Yes I know I’ve said this before but in case anybody missed it or is new to my blog, I grew up in Yorkshire in the 1960s and 1970s. Specifically I grew up in Doncaster, the erstwhile self appointed capital city – never mind that it was only a town – of The Socialist Republic of South Yorkshire (Arthur Scargill, president). I say South Yorkshire but of course what I really mean is the West Riding, the administrative division of the county from the late 1880s until 1974.
Doncaster was surrounded by coal mines. Askern Main, Brodsworth, Bullcroft, Frickley, Goldthorpe, Hatfield, Hickleton Main, Rossington, Thorne and Upton. Even reading those names now brings a tear to my eye. They are Yorkshire poetry.
And that’s just the names of the collieries – the villages themselves are even more romantic. Woodlands, Carcroft, South Elmsall, Goldthorpe, Stainforth, Thurnscoe, Wath on Dearne, Armthorpe, Moorends and Edlington. Names to conjure with. Names synonymous with hard graft. Gritty names redolent of honest endeavour. For nearly a century, these great pits dug the black gold that fuelled British industry.
Sure there were pits in other parts of the British Isles. And they too exemplified some of the same values. But these pits were in Yorkshire. God’s country, as any Yorkshireman will tell you. As Yorkshire as Eccles cakes, Yorkshire pudding, whippets and Wensleydale. Yes I know that Eccles cakes technically come from Lancashire but we all know that is simply an accident of geography. Besides, my aunt Paddy who made the best Eccles cakes known to humanity came from Yorkshire. Or lived there at some point. Eccles cakes are therefore a Yorkshire food.
But nothing encapsulated the uncompromising nature of the Yorkshireman at large than the Demon Barber of East Laith Gate, Ray Fowkes*.
Ray was a barber. Not a hairdresser. He was quite clear on that point. He knew only one hairstyle – the short back and sides. To call it a hairstyle was in itself a misnomer.And to be honest, I never heard Ray use the word style in the entire decade he cut my hair. It was a haircut and if you didn’t know the difference, Ray was more than happy to explain. At length. Often his explanations included his thoughts on immigration, teenagers, pop music and the value of national service.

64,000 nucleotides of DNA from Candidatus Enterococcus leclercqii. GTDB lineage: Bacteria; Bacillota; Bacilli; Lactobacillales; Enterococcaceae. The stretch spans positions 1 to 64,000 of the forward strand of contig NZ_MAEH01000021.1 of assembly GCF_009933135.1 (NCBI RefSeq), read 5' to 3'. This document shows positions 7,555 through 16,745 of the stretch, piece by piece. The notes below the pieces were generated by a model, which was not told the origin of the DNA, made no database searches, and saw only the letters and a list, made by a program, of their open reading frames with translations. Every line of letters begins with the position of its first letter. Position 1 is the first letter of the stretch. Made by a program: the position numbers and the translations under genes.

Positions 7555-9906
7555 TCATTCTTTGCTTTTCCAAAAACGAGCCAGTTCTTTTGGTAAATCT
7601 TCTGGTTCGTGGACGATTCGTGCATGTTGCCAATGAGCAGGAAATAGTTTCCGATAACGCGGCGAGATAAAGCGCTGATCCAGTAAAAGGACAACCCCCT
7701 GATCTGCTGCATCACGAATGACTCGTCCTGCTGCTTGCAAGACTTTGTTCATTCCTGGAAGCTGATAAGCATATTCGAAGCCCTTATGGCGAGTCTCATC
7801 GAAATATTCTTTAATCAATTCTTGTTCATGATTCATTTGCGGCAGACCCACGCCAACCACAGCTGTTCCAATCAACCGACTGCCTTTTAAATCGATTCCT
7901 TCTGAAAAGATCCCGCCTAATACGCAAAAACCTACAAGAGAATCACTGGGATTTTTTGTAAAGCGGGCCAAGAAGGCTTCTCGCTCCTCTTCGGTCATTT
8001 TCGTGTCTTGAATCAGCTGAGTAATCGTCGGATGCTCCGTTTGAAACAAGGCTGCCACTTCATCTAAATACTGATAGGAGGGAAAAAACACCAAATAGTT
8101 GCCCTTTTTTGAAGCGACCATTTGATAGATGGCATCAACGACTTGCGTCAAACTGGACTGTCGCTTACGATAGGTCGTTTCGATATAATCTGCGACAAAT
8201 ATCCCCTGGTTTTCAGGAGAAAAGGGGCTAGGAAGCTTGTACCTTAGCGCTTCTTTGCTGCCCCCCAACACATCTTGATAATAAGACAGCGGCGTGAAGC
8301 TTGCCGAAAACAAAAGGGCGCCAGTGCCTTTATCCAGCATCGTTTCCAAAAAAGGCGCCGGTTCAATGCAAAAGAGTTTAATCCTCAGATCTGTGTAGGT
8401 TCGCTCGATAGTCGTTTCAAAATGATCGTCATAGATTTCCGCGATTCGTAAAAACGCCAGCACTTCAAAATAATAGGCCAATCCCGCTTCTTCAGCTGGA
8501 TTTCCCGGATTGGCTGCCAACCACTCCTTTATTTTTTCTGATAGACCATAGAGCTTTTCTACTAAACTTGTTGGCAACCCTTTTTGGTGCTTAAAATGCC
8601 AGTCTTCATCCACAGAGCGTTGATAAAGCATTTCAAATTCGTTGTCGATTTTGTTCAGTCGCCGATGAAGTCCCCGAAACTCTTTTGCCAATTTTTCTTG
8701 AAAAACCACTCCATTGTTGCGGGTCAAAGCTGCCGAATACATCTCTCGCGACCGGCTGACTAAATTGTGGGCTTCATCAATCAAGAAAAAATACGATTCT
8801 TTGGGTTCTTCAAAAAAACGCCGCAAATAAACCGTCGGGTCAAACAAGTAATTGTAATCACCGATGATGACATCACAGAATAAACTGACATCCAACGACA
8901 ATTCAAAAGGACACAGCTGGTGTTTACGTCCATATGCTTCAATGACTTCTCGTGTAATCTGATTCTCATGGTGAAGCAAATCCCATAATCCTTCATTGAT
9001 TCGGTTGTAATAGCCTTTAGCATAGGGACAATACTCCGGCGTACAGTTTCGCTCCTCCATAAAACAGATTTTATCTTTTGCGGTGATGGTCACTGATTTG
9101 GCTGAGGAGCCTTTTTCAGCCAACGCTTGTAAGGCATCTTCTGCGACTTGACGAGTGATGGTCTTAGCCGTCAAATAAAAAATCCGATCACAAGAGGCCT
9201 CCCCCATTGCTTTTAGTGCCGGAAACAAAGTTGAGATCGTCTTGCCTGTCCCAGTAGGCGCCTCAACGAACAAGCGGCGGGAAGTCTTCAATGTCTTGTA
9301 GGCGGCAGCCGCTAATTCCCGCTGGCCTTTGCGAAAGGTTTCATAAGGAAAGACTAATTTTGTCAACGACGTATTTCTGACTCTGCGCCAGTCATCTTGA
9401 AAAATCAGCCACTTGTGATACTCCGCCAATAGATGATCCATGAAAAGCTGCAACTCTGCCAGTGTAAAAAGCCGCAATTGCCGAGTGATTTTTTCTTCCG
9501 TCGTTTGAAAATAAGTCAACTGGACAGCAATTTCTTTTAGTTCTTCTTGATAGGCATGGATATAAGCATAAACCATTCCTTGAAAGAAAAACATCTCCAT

It would be fair to say that Ray wasn’t much of a listener.
Strangely, although he knew only one haircut, he executed it with precision. It took time. Sometimes quite a lot of time, depending on where Ray was in his latest soliloquy about Enoch Powell or nationalisation. Or his most popular mantra on the relationship between long hair and mental dissipation. I still remember the day when a young man – evidently not a local – explained to Ray that he was in a hurry, and would it be possible to have a quick haircut.
The entire salon (Ray never called it that) fell silent.
“You can have a quick haircut or you can have a good haircut” said Ray calmly.
It was like a Bateman cartoon. You could have heard a pin drop. I remember wincing as the man expressed his view that speed trumped accuracy. Ray nodded in acknowledgement. I remember biting my tongue three minutes later when Ray had finished his interpretation of the man’s instructions. It was indeed a quick haircut. Technically at least, in the sense that he had cut the hair. But it was probably closer to a shearing. There was something vaguely agricultural about the tufts and patches. You half expected it to reveal a branding mark.
“Did you have to do that, Ray?” asked one of the regulars.
“Aye” said Ray “lad’s got to learn”.
The lad did indeed learn – principally he learnt to go to a different barber. As did another who turned up in Ray’s shop with a copy of a David Bowie album. For maybe a minute, he pointed out the key features of the Ziggy Stardust hairstyle. Ray nodded at each juncture. Half an hour later, Ray was finished. The young man was plethoric
“Ziggy Stardust’s hair doesn’t look like this”
“It would if he came in here” said Ray. “That’ll be eleven and six”.
*Not his real name…